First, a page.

The Master of Public Policy Program and the Master of Public Health Program provide
individual attention to help you realize your professional goals. The Public Health
Program is well established and well regarded, combining professional public health
training, leadership and service. The relatively new Master of Public Policy program
provides analytical training and opportunities to participate in the policy process
beyond the classroom. Both programs are small, and provide opportunities to study
issues you care about in real world settings.
Students can earn both the MPP and MPH in a three-year period. Individuals considering a career in policymaking in government, nonprofits, and in the private sector that require professional training in both public health and policy analysis are encouraged to apply.
To apply for the joint degree program, students must submit separate admissions applications to the MPP and the MPH program meeting the requirements for each. Admission to one program does not guarantee admission to the other. Students are encouraged to apply to both programs at the same time. Students are required to satisfy the regular admissions requirements for each program and be accepted into each program.
Upon acceptance and enrollment, students in the joint degree program may then apply up to nine credit hours of MPH class work towards fulfilling the 40 credit-hour requirement of the MPP degree. Likewise, they may count up to 12 credit hours of MPP class work towards fulfilling the 45 credit-hour requirement of the MPH degree. This option eliminates up to 21 credit hours that would be required to complete the two programs separately. Because of this overall reduction in credit requirements for both degrees, a student enrolled in the joint MPP/MPH degree program can expect to complete the two degrees in approximately six-to-seven semesters of full-time study. A student enrolled in the joint degree program must complete all MPH and all MPP requirements before either degree will be awarded.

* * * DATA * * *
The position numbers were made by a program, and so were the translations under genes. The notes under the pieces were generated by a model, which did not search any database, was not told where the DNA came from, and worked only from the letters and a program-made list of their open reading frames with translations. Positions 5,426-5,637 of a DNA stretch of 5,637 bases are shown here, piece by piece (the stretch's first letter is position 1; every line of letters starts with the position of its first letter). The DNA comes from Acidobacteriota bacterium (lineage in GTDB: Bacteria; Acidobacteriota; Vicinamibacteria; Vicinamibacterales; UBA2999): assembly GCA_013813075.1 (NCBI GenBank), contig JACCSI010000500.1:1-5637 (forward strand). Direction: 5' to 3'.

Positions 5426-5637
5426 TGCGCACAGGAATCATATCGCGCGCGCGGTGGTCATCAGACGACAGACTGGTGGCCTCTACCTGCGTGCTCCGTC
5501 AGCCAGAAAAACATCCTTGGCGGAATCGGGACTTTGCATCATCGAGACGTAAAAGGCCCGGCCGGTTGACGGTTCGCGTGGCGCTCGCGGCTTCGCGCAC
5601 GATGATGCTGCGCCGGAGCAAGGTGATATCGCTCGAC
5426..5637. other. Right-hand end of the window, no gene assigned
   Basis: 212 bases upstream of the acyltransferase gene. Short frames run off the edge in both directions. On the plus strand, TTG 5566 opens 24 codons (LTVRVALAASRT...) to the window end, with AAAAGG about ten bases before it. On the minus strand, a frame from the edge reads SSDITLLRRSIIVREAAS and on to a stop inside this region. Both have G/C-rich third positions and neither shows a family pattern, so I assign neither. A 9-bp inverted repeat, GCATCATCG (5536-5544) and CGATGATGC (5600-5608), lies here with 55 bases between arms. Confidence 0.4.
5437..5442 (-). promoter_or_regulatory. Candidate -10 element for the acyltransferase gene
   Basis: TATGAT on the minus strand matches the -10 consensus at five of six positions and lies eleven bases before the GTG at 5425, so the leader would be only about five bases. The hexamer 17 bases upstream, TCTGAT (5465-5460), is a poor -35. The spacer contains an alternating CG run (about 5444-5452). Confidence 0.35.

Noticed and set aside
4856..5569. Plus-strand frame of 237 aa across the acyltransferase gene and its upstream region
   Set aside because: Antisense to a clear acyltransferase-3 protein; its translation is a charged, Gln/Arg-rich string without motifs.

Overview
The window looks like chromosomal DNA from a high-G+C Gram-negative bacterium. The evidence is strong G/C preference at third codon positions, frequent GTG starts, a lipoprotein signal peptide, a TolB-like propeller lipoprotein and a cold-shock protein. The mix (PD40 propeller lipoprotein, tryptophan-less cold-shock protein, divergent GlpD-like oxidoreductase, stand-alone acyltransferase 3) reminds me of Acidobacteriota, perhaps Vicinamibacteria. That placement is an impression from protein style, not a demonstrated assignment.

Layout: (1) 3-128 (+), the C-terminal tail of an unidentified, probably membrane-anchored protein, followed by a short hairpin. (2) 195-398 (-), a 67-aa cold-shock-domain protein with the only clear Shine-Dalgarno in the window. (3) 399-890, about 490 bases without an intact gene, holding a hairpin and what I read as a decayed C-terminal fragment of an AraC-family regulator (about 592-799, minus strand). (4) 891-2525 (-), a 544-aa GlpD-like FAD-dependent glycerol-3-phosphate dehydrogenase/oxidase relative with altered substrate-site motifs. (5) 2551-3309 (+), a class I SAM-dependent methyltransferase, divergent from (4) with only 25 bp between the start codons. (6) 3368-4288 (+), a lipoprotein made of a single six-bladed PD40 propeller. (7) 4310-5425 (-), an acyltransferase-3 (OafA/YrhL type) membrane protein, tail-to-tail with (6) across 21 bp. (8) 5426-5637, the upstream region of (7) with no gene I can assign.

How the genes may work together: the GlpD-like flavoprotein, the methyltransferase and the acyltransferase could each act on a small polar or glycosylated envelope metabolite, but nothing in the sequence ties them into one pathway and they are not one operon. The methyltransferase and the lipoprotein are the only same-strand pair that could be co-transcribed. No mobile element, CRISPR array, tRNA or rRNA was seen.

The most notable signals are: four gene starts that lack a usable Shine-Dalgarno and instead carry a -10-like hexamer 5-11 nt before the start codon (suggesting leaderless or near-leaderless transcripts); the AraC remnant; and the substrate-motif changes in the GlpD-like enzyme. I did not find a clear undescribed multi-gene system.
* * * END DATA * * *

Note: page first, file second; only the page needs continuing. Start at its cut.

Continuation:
Upon completion of both programs, the student earns two separate degrees: a MPP degree awarded by the College of Social and Behavioral Sciences and a MPH degree awarded by the Department of Family and Preventive Medicine.
for Full Time Joint MPP/MPH Degrees (students may also attend part time).
YEAR 1 - Fall
PADMN 6320 - Public Policy Theories (3)
PBHLT 6500 - Public Health Systems & Services (3)
PBHLT 6300 - Epidemiology I (3)
YEAR 1 - Spring
PBHLT 6100 -Biostatistics I (3)
PADMN 6323 - Policy Analysis (3)
PBHLT 6550 - Program Planning, Evaluation, & Implementation (3)
YEAR 2 - Fall
PBHLT 6400 - Public Health Management & Practice (3)
PBHLT 6600 - Social & Behavioral Science in Public Health (3)
ECON 6300 - Public Finance (3)
YEAR 2 - Spring
PUBPL 6563 - Policy and Program Evaluation (3)
PUBPL 6900 - Public Policy Research (3)
PBHLT 6700 Environmental & Biological Science in Public Health (3)
YEAR 3 - Fall
STAT 6003 - Survey of Statistical Packages (3)
PUBPL 6960 - Independent Study Capstone Prep with Chair (1)
PUBPL 6965 - Survey Research Methods (3)
PBHLT Elective (3)
YEAR 3 - Spring
PUBPL 6950 - Applied Policy Project (3)
ECON 6380 - Law and Economics (3)
PBHLT 6900 - Capstone (3)
PBHLT 6960 - Public Health Practicum (6) Fall, Spring & Summer
MPP will accept nine semester hours from MPH courses as elective credit hours in the MPP program. These nine credit hours may include a combination of FPMD 6600, FPMD 6700, FPMD 6400 and FPMD 6600. The MPH will accept 12 semester hours from MPP courses as elective credit hours in the MPH program. These 12 credit hours may include a combination of PADMN 6320, PUBPL 6900, PUBPL 6563, PUBPL 6950.
The MPP program will accept Intro to Biostatistics for the Quantitative Methods core. Efforts will be made to coordinate a student’s applied policy project with her/his public health practicum. Finally, students in the joint program will be required to fulfill the comprehensive exam requirement of the MPH.